In the readings this week, we examined spaces in which the sovereign state tends to the basic physical/biological needs of the residents but does not tend to their social, economic and political well-being, and in fact, works to keep the residents under control by purposefully dismantling and preventing movements for the residents to help themselves in this regard. What is interesting is the spatial component to a phenomenon that I see more as social. Hanafi writes of ‘open space’ and ‘closed space’ of the camps being defined both by the physical urban space and social connectedness and freeness of the residents. The political power of the sovereign is made easier by closing and walling off certain populations, but what I feel really acts as an obstacle to social, economic, and political well-being are the laws, the status of the refugees, and the limits to their human rights and self-determination. Hanafi points particularly to the Palestinian refugees being stunted to even be able to set up governance structures to help organise people in the space. Our readings were meant, I believe, to make us reflect on how the concept of homo sacer is spatialized, but I cannot help but reflect on how the space has little to do with the power being exerted by sovereign states over refugees. I feel it enables the power dynamics, but I cannot help but think about the similar lived experience of many who are physically integrated in spaces around the world. I think of those who carry the experience of being a homo sacer without being spatially contained like in a prison, a refugee camp or a concentration camp. I think we can draw parallels with illegal immigrants, slaves, and ex-convicts in the United States. And, to a lesser degree, people of colour being denied access to services, institutions, employment and status as well.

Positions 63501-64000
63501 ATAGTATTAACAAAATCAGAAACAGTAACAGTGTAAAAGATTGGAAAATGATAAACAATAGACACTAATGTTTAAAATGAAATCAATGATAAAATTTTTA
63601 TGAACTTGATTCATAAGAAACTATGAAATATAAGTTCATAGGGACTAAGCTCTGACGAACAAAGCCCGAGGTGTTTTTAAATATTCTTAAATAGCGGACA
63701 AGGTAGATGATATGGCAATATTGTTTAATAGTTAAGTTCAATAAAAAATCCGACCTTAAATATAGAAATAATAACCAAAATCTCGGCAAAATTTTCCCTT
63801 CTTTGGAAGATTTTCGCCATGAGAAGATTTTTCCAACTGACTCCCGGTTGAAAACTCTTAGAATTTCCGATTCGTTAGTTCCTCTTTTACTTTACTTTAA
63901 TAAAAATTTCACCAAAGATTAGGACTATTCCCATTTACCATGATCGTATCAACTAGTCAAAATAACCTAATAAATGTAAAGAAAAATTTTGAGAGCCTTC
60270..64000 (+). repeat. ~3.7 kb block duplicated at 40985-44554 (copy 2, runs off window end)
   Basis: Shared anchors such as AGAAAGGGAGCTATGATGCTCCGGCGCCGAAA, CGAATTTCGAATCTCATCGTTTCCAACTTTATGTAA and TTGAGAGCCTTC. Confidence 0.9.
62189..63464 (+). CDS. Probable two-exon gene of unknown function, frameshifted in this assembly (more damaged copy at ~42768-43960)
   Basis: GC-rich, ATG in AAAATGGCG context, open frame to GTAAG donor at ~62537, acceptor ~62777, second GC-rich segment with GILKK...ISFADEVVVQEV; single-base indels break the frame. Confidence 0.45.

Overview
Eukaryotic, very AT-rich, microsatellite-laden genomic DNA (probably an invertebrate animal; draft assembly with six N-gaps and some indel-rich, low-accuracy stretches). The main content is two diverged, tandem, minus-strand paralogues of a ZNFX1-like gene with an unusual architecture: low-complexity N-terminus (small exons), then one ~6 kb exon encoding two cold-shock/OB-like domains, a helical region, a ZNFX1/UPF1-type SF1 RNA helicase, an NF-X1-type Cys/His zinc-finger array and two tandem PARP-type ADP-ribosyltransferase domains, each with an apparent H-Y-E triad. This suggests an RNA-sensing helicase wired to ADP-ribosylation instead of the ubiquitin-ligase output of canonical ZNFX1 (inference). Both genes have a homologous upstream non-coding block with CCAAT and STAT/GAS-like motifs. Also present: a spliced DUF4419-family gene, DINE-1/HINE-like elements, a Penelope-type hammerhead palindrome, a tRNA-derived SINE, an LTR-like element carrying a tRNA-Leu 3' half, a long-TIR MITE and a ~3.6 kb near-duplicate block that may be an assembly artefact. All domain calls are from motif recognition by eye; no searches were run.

2. Aamirah says:

    Thank you for providing the readings and the essay this week. Reading about the ways that refugees use camps to assert their presence in the land also makes me think about why the feeling of permanence or belonging to a place is often considered so important. When refugees like Palestinians in this case, are forcibly removed from their land, they are also removed of their rights and stripped of memories accumulated over vast expanses of time and deeply embedded in place. Transfer to the camp further excludes the refugee from even attempting to build up a new history, where situations like the denial of entry into the workforce and the many laws and systems of control preventing the construction of more permanent living spaces leaves them to continually exist in a state of limbo. The seemingly chaotic nature by which refugees covertly attempt to improve their living conditions in camps reflects this instability and dispossession, emphasized by the reality that their former homes have become sites of dispute. Further control of the movement of refugees essentially restricts their ability to occupy more than one space, which is a human right in itself.

  3. Michael Nugent says: